The first substantial white settlement in what is now Gadsden was a village called "Double Springs". It was founded in about 1825 by John Riley, a mixed race American Indian and caucasian settler who built his house near two springs. Riley's home became a stagecoach stop on the Huntsville-to-Rome route. The original building still stands today as the oldest in Gadsden.
The house was purchased by Gabriel and Asenath Hughes in 1840. The Hughes brothers purchased much of the land betweenLookout Mountain, the Coosa River, and the mouth of Wills Creek. The brothers a proposed bringing arailroad from Savannah toNashville through their land. The original 120 acres survey of Gadsden included the Hughes brothers' land, plus that of John S. Moragne and Lewis L. Rhea, made up the 120 acres on which the original survey of Gadsden was made. On July 4, 1845, Captain James Lafferty piloted the steamboat Coosa. to the settlement, landing near the site of the current Memorial Bridge. The Hughes brothers suggested renaming the town "Lafferty's Landing", but instead Gadsden was adopted in honor of Colonel James Gadsdenof South Carolina, later to become famous for negotiating the Gadsden Purchase from Mexico.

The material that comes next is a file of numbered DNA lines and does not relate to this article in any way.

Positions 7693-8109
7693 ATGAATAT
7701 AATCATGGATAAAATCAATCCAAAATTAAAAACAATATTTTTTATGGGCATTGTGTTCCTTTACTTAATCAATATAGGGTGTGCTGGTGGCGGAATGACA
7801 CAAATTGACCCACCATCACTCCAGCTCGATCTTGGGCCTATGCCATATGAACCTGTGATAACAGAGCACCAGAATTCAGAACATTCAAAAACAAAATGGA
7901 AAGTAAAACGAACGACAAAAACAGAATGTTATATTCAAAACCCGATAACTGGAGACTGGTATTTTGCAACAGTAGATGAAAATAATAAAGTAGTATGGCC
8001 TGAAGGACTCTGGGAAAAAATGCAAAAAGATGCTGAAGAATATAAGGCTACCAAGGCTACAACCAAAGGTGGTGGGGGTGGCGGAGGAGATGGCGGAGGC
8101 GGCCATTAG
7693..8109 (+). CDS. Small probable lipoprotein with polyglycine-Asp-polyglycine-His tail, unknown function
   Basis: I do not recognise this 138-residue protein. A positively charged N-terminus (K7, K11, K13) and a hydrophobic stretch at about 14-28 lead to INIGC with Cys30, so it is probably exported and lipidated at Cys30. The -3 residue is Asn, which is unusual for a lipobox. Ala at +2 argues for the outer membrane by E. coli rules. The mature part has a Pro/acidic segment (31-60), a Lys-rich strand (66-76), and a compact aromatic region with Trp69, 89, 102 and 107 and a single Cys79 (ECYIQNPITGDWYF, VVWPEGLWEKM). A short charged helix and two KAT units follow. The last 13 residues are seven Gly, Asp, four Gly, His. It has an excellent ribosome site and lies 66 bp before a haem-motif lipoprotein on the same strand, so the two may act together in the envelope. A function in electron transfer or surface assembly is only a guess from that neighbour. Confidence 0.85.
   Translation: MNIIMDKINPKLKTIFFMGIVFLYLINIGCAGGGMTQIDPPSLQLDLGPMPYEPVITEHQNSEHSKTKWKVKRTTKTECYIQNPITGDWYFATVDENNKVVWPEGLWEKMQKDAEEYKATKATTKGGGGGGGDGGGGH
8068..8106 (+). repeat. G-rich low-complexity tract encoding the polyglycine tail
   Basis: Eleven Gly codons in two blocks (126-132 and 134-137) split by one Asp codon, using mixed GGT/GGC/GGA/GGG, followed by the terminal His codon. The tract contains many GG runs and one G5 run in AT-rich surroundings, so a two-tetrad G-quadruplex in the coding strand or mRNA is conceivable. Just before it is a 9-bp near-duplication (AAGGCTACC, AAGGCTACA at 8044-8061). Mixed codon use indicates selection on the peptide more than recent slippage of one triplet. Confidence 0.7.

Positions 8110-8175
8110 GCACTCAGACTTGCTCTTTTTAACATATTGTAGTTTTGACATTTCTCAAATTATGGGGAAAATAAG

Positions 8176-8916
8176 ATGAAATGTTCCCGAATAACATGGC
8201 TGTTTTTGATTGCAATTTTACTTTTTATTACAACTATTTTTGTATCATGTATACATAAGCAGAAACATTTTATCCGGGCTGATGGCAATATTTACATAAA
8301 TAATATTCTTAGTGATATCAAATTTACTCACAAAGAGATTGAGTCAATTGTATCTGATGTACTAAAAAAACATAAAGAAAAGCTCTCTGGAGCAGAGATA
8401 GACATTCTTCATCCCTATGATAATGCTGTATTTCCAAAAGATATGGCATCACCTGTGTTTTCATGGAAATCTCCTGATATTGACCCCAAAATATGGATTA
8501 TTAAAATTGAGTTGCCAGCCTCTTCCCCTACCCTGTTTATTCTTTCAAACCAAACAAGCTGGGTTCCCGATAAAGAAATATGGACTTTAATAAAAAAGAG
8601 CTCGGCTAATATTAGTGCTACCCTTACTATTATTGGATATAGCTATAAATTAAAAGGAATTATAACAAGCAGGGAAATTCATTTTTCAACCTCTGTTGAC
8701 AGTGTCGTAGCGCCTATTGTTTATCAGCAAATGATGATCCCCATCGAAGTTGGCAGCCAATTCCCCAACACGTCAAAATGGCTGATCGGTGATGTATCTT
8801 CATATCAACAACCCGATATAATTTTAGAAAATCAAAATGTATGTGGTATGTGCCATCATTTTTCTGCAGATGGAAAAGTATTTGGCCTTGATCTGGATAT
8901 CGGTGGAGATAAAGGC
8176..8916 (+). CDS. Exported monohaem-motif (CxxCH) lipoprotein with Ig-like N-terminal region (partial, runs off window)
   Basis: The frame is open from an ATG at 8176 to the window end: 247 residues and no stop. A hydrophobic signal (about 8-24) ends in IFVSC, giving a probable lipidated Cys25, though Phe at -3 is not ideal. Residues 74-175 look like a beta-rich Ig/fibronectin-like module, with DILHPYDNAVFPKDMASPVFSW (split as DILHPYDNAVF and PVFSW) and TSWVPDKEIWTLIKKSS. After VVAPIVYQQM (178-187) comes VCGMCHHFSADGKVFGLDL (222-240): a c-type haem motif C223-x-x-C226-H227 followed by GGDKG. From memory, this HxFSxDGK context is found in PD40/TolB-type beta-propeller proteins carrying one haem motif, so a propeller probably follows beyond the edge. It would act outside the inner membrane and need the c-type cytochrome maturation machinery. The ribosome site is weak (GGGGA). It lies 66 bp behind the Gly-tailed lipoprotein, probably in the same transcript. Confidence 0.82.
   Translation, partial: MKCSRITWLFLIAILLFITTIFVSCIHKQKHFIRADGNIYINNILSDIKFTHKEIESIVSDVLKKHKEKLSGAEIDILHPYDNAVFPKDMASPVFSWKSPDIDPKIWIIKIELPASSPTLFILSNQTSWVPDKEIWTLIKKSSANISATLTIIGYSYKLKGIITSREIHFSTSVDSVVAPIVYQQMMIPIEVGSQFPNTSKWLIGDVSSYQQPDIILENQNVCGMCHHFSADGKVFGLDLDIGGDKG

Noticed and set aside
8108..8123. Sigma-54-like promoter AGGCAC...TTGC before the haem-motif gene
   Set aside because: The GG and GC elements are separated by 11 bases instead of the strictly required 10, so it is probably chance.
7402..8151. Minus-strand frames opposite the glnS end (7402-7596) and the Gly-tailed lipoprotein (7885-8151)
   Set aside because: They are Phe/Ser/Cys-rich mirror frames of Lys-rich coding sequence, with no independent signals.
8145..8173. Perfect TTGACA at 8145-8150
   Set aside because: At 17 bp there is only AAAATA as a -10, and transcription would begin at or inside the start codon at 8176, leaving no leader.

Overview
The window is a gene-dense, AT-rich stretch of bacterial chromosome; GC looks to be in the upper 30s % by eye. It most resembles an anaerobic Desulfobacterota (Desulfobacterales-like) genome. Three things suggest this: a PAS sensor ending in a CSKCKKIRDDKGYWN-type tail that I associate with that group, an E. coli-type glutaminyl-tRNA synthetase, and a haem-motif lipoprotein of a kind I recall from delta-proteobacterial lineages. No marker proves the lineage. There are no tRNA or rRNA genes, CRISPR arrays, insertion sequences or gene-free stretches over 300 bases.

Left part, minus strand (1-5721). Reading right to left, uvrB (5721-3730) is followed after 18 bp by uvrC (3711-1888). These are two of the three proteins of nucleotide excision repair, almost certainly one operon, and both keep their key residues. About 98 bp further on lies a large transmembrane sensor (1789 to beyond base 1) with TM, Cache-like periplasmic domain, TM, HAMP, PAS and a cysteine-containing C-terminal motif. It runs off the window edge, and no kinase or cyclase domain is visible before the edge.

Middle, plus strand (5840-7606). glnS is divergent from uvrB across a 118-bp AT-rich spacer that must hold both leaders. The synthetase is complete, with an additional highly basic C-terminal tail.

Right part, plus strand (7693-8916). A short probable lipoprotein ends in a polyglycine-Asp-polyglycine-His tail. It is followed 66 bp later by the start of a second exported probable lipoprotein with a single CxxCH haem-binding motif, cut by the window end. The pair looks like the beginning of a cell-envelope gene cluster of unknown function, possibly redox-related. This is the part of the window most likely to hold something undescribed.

After most of Gadsden's major industries closed in the 1970s and 80's, the city began to decline. A Rand McNally article in 1989 listed Gadsden as one of the "Seven Worst Cities to Live in the United States". The city government was spurred to action by these reports, and efforts like the Cultural Arts Center and downtown redevelopment earned Gadsden first place in the 2000 City Livability Awards Program.
In Gadsden, downtown occupancy is now 92%, up from 60% when the local Main Street program began. In the past two years, despite a slow economy, downtown Gadsden had a net gain of 27 new businesses. On First Fridays, thousands of people come downtown to enjoy a festival-like atmosphere with antique cars on display. Merchants stay open late and offer specials to entice customers to shop. Other events including the Downtown Art Experience, the Third Thursday Concert Series, and annual history and ghost walks draw crowds to the shopping district throughout the year, as does the Hadrin Center for Cultural Arts, located in an old department store in the heart of downtown. This catalyst for revitalization attracts visitors to its children's museum, youth orchestra, dance conservatory, and art exhibits.
Our Main Streets are places of shared memory where people still come together to live, work and play.